Sermon Commentary for Sunday, November 26, 2023

Ephesians 1:15-23 Commentary

I am physically near-sighted. But I grew up in an era before schools did systematic vision-testing. So neither my parents nor I knew that I was near-sighted until we went to a Detroit Tigers baseball game when I was in the sixth grade. When I told my mom and dad that I couldn’t read its outfield scoreboard from our seats behind homeplate, they realized that something was wrong with my vision.

In this Sunday’s Epistolary Lesson, Paul alludes to a different kind of vision impairment. In verse 18 he tells Ephesus’ Christians that he prays that the Holy Spirit will “enlighten” [pephotismenos]* the “eyes” [ophthalmous] of their “hearts” [kardias].”

The “eyes of the heart” is, however, a somewhat difficult concept to fully understand. Paul, after all, clearly doesn’t refer to the organs that are in most heads with which we see things. What’s more, the hearts that beat within chests simply don’t have eyes.

So the apostle seems to be speaking of a perception of and way of thinking about people and things. More specifically, however, he may be referring to the inability to see things that are not naturally perceptible. We might even say that Paul here is talking about Christians’ need for corrective spiritual “lenses.” He, after all, prays that the Spirit will enlighten our hearts’ eyes.

Various media relentlessly help some things feel, in a sense, “nearby”. Even as we watch wars rage in Gaza and Ukraine, we also see ongoing conflicts occurring in places like Myanmar, Syria and the Central African Republic. We “see” young adults shoot each other on our cities’ streets and people of all ages battle an opioid epidemic in our rural and suburban areas.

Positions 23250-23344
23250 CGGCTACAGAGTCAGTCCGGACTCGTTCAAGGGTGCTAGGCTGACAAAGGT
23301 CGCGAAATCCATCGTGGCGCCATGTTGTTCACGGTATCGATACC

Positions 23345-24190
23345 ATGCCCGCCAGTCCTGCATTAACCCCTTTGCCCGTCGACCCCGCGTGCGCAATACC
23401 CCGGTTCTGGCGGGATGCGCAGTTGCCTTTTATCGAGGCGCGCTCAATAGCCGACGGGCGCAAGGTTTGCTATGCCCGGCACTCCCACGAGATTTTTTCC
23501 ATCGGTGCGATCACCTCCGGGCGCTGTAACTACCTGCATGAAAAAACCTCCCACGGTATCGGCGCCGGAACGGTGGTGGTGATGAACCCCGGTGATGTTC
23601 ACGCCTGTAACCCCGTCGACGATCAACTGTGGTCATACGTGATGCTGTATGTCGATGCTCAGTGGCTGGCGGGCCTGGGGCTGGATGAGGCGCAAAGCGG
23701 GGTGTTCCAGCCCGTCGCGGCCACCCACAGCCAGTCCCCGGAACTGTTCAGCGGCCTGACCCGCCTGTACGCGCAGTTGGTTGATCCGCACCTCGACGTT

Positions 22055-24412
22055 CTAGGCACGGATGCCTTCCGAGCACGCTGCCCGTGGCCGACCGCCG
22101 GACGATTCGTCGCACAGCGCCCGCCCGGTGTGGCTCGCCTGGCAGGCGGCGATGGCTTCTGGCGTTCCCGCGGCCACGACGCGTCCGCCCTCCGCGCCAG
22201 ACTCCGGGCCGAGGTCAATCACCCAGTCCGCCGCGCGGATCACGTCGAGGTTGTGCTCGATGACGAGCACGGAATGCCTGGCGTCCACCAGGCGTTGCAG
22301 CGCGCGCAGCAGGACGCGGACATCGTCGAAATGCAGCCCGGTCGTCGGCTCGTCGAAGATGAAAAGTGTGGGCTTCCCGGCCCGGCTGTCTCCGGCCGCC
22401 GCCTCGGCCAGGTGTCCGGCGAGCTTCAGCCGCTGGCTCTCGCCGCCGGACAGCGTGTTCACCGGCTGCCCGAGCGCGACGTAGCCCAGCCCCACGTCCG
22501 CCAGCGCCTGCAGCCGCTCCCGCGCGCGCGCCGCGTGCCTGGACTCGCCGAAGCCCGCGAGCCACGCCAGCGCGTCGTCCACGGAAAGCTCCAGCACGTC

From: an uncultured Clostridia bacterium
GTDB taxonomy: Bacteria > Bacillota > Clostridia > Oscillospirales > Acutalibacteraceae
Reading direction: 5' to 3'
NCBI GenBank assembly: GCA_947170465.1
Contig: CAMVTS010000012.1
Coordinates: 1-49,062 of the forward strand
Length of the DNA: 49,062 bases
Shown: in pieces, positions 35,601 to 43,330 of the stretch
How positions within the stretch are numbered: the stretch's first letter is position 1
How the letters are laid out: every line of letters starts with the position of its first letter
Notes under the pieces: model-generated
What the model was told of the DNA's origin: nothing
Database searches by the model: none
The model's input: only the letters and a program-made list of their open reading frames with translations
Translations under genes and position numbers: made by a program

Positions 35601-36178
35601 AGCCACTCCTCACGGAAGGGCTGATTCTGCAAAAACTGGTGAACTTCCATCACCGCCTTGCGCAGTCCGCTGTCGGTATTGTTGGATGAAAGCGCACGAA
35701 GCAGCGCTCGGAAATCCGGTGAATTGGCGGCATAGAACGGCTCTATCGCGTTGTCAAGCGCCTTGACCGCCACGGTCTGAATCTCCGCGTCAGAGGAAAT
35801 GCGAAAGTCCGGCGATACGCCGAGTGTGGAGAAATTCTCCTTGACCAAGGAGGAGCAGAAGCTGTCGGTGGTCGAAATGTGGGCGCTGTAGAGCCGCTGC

God’s people don’t need corrective lenses to help us “see” political turmoil roil our countries and debates about human sexuality shred families, churches and denominations. Some of us see our friends aging, moving away or dying. People see inflation and interest rates soaring, and job security and retirement nest eggs shrinking.

Yet while nearly all of us see at least some of those things, even Jesus’ closest friends need help “seeing” the things about which Paul writes in Ephesians 1. We need the Spirit to correct our hearts’ eyes near-sightedness so that we can see what God and the apostle want us to see.

Among the things the Spirit helps us to “see” is who God really is. In verse 17 Paul expresses his longing for Ephesus’ Christians to “know” God “better” [epignosei].” While that at least suggests that the apostle’s readers have an incomplete knowledge of God, it also implies that such knowledge isn’t just intellectual.

The kind of knowledge about which Paul writes also includes both a recognition and acknowledgement of who God really is. The Message paraphrases the apostle as praying that Jesus’ friends will “come to know” the Lord. After all, it’s not just that God’s people sometimes just don’t know much about God. It’s also that we also naturally fashion god in our own image.

The Spirit, on top of that, according to verse 18a, helps God’s dearly beloved people “see” the “hope [elpis] to which he has called [kleseos]” us. God has called us not just to the hope who is the Christ who is for and with us. God has also granted Jesus’ followers the hope that is the sure confidence that God rather than Satan and his allies, sin and death will get the last word in the lives of God’s dearly beloved people.

On top of that, the apostle prays in verse 18b that the Christians in the Ephesian church will see “the riches [ploutos] of the glory [doxes] of the inheritance [kleronomias] in the saints.” That glorious inheritance isn’t just a reserved space in God’s glorious presence in the new earth and heaven. It also includes the gifts of both eternal life and the abiding presence of Christ by his Spirit that God’s adopted children already enjoy here and now.